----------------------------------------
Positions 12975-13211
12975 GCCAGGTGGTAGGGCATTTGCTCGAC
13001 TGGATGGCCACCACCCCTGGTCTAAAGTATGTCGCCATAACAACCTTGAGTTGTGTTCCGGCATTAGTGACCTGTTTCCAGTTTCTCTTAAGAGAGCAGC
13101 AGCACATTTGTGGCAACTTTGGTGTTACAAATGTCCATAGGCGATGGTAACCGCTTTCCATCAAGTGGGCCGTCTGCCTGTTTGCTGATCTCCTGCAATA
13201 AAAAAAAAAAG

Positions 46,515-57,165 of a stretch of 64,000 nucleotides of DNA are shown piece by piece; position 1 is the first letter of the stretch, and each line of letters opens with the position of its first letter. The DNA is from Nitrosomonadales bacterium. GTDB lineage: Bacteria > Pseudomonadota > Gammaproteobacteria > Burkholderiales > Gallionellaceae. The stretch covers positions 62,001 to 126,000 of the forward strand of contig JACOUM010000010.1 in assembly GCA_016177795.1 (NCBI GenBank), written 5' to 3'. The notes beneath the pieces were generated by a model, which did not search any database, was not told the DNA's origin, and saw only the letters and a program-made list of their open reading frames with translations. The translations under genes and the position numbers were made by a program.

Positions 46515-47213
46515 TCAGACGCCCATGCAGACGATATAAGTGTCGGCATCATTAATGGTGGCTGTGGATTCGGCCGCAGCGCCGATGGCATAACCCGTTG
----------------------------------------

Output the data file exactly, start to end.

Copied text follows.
Positions 12975-13211
12975 GCCAGGTGGTAGGGCATTTGCTCGAC
13001 TGGATGGCCACCACCCCTGGTCTAAAGTATGTCGCCATAACAACCTTGAGTTGTGTTCCGGCATTAGTGACCTGTTTCCAGTTTCTCTTAAGAGAGCAGC
13101 AGCACATTTGTGGCAACTTTGGTGTTACAAATGTCCATAGGCGATGGTAACCGCTTTCCATCAAGTGGGCCGTCTGCCTGTTTGCTGATCTCCTGCAATA
13201 AAAAAAAAAAG

Positions 46,515-57,165 of a stretch of 64,000 nucleotides of DNA are shown piece by piece; position 1 is the first letter of the stretch, and each line of letters opens with the position of its first letter. The DNA is from Nitrosomonadales bacterium. GTDB lineage: Bacteria > Pseudomonadota > Gammaproteobacteria > Burkholderiales > Gallionellaceae. The stretch covers positions 62,001 to 126,000 of the forward strand of contig JACOUM010000010.1 in assembly GCA_016177795.1 (NCBI GenBank), written 5' to 3'. The notes beneath the pieces were generated by a model, which did not search any database, was not told the DNA's origin, and saw only the letters and a program-made list of their open reading frames with translations. The translations under genes and the position numbers were made by a program.

Positions 46515-47213
46515 TCAGACGCCCATGCAGACGATATAAGTGTCGGCATCATTAATGGTGGCTGTGGATTCGGCCGCAGCGCCGATGGCATAACCCGTTG